Tuesday, June 2, 2020

Today by Paddy Manning


Black Lives Matter
Australia should draw lessons from the riots in the US

Image of protest against police violence in Minneapolis, Minnesota on May 26, 2020

Protest against police violence in Minneapolis, Minnesota, on May 26, 2020. Image © Fibonacci Blue

The shocking violence unfolding in the US, triggered by the brutal alleged murder by police of unarmed black man George Floyd and stoked by inciter-in-chief Donald Trump, serves to highlight that Australia has its own deep racism to confront. Shadow minister for Indigenous Australians Linda Burney told the ABC’s RN Breakfast this morning that while it was not especially useful to compare the nationwide rioting in the US with relative calm in Australia, there was an opportunity for this country to reflect on its own problems, including ongoing Aboriginal deaths in custody. “Whether we like it or not, it doesn’t take much for racism to come out of the underbelly of this country,” said Burney. “We only have to think back to Cronulla in 2005. And of course, the Adam Goodes story just last year.” 

This country has ignored the rising number of Aboriginal deaths in custody since the 1991 royal commission – which Guardian Australia tallied at 432 yesterday – and not one police officer has ever been held accountable. The family of David Dungay, a 26-year-old Dunghutti man who died in Long Bay jail after he was brutally restrained by five prison guards – having said “I can’t breathe” 12 times – are still waiting for justice. Since Guardian Australia published its “Deaths Inside” investigation last August, there have been five more deaths and the paper reports that, according to the federal government’s own measures, the majority of recommendations dating back to the royal commission have either not been implemented or were only partly implemented. The ABC’s Indigenous affairs correspondent, Isabella Higgins, writes that “in some ways Australia’s criminalisation of its black citizens is even more pronounced than the United States, but we don’t have music, movies and TV shows explaining it to us as regularly”.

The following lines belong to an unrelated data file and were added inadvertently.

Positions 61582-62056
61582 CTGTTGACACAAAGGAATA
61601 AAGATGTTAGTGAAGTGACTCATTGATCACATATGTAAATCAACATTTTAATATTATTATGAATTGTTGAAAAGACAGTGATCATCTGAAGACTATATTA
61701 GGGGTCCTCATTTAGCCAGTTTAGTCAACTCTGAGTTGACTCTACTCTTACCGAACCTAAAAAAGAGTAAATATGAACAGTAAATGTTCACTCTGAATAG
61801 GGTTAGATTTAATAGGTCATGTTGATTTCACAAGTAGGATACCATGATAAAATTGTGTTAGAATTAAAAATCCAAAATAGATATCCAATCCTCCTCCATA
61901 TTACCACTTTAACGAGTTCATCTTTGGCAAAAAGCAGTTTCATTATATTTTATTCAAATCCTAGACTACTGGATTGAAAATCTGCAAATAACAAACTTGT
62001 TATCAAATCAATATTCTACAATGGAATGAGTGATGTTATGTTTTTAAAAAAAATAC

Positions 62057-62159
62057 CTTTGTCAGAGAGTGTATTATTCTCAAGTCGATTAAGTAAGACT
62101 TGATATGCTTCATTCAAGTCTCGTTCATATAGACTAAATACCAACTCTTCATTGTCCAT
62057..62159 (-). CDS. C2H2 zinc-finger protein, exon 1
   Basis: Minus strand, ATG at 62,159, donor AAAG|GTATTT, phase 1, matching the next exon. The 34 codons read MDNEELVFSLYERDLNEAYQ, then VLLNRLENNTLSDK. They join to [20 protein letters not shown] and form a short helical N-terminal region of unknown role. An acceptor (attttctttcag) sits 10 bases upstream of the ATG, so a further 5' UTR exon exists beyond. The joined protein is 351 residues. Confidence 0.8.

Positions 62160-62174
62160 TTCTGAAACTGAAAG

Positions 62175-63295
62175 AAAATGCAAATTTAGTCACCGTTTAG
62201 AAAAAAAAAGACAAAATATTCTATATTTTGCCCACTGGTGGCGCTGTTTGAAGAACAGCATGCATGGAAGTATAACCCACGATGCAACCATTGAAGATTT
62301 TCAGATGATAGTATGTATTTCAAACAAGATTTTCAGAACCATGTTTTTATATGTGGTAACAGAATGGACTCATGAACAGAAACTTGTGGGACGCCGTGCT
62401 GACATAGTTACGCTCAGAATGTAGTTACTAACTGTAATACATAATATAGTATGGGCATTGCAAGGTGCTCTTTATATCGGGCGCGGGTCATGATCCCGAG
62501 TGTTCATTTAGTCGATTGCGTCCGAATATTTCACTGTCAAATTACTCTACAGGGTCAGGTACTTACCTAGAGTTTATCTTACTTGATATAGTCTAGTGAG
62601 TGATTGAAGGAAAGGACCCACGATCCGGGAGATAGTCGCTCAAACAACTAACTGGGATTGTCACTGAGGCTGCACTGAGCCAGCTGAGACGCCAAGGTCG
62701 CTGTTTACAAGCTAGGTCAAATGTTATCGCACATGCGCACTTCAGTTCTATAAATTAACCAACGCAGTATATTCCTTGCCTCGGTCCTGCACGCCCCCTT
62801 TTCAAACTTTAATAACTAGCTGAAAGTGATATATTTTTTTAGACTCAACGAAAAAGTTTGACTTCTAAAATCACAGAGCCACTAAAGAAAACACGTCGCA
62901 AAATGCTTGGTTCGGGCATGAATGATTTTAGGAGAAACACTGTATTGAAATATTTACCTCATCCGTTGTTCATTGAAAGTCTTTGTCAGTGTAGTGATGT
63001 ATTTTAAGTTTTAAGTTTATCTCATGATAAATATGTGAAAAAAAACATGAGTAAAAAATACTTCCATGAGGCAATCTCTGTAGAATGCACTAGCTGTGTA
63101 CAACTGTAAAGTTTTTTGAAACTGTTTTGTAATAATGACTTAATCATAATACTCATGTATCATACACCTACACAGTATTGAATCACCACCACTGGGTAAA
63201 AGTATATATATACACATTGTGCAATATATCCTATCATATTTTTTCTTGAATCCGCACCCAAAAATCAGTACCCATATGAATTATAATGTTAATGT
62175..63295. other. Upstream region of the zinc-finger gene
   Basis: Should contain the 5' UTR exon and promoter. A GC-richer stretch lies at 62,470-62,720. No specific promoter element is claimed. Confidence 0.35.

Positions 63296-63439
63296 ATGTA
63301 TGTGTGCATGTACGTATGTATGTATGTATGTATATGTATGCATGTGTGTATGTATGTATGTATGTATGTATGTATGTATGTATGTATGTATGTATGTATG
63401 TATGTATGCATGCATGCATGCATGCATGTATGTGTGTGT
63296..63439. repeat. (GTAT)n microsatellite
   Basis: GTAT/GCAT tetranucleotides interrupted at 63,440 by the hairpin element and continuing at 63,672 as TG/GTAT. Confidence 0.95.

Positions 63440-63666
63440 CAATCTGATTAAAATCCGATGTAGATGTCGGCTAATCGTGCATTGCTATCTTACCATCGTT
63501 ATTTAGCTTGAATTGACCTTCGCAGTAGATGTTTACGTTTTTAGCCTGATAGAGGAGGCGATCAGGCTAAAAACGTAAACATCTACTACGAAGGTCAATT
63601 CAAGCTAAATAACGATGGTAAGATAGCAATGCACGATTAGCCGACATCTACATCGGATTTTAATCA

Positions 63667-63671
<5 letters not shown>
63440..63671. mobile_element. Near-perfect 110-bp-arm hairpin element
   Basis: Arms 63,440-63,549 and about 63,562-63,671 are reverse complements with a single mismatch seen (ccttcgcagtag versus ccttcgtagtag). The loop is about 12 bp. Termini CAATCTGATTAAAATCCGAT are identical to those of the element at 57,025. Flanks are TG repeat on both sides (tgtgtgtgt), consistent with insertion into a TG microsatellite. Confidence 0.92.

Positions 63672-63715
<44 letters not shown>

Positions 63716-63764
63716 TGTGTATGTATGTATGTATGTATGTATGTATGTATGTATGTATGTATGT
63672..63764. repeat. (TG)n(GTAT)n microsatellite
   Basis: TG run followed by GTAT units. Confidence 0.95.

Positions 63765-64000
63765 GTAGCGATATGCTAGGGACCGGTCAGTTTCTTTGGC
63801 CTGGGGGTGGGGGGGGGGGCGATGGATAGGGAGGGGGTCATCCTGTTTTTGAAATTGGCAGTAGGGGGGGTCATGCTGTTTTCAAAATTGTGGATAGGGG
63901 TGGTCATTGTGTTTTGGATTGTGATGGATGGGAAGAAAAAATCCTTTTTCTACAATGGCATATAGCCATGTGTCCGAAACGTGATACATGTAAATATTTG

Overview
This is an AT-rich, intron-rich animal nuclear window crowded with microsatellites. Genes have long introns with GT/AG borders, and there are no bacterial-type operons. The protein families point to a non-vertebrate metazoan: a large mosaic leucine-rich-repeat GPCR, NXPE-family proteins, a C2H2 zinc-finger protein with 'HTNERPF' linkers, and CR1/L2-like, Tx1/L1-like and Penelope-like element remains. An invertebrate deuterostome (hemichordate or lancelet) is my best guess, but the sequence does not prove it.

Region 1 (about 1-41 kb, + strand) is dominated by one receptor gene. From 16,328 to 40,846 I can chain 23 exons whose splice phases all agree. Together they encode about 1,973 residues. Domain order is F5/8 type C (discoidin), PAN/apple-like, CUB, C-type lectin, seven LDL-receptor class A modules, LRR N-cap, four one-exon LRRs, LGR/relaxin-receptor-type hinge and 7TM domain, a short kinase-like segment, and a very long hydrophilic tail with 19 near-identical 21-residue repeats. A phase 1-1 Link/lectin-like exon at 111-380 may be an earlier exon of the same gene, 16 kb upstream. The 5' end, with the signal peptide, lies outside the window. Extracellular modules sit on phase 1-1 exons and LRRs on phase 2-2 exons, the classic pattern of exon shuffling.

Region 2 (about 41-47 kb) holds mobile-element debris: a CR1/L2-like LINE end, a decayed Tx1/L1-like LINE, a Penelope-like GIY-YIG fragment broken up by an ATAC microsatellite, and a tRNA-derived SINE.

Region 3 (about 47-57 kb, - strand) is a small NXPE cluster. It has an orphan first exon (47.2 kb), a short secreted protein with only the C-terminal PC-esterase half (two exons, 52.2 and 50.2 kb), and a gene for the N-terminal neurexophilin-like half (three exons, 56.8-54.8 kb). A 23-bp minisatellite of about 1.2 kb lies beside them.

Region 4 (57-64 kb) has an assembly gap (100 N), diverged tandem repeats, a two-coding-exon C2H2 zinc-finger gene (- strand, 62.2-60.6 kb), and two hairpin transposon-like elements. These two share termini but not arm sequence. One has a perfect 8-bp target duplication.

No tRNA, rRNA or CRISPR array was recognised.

Last week we learned that sacred caves in the Juukan Gorge, in WA’s Pilbara region, which showed continuous human occupation in the area going back 46,000 years, was legally detonated by Rio Tinto for an extension to an iron-ore mine – an act of vandalism that speaks to ignorance and total disregard for the world’s oldest civilisation. This morning, Greens MLC Robin Chapple told RN Breakfast that 463 applications had been made since 2010 to the so-called Aboriginal Cultural Material Committee under heritage laws to excavate, destroy, damage, conceal or in some way alter an Aboriginal site. Of those, 463 had been approved and not one refused. Let that sink in. As Burney told host Fran Kelly: “What’s being destroyed is irreplaceable. And quite frankly, Fran, I am really sick of – and I’m sure many other First Nations people are just sick of – the number of sites that get destroyed annually, and the number of sites that are irreplaceable, that have been destroyed over the last 230 years. These sites are not just, you know, caves full of stuff. These are equivalent to the most iconic religious sites in other religions.” 

This country has just rejected a historic peace offering in the Uluru Statement from the Heart, and the path forward to constitutional recognition of Indigenous Australians remains unclear and strewn with obstacles. At the start of National Reconciliation Week, a new awareness campaign dubbed “From the Heart” was launched, and Indigenous leader Professor Megan Davis, a constitutional law expert who sits on the board of the recently formed Australians for Indigenous Constitutional Recognition, told The Sydney Morning Herald that there was still hope. Work on the Indigenous voice process proposed by federal minister Ken Wyatt could not be “decoupled” from the Uluru statement, she said. “I see this voice process as utterly consistent with the Uluru statement, because the legal form of it will be determined after the co-design process. I think what people really grappled with after Uluru was, can you enshrine a voice to parliament without seeing what the detail is? And the politicians decided they needed to see the detail first.”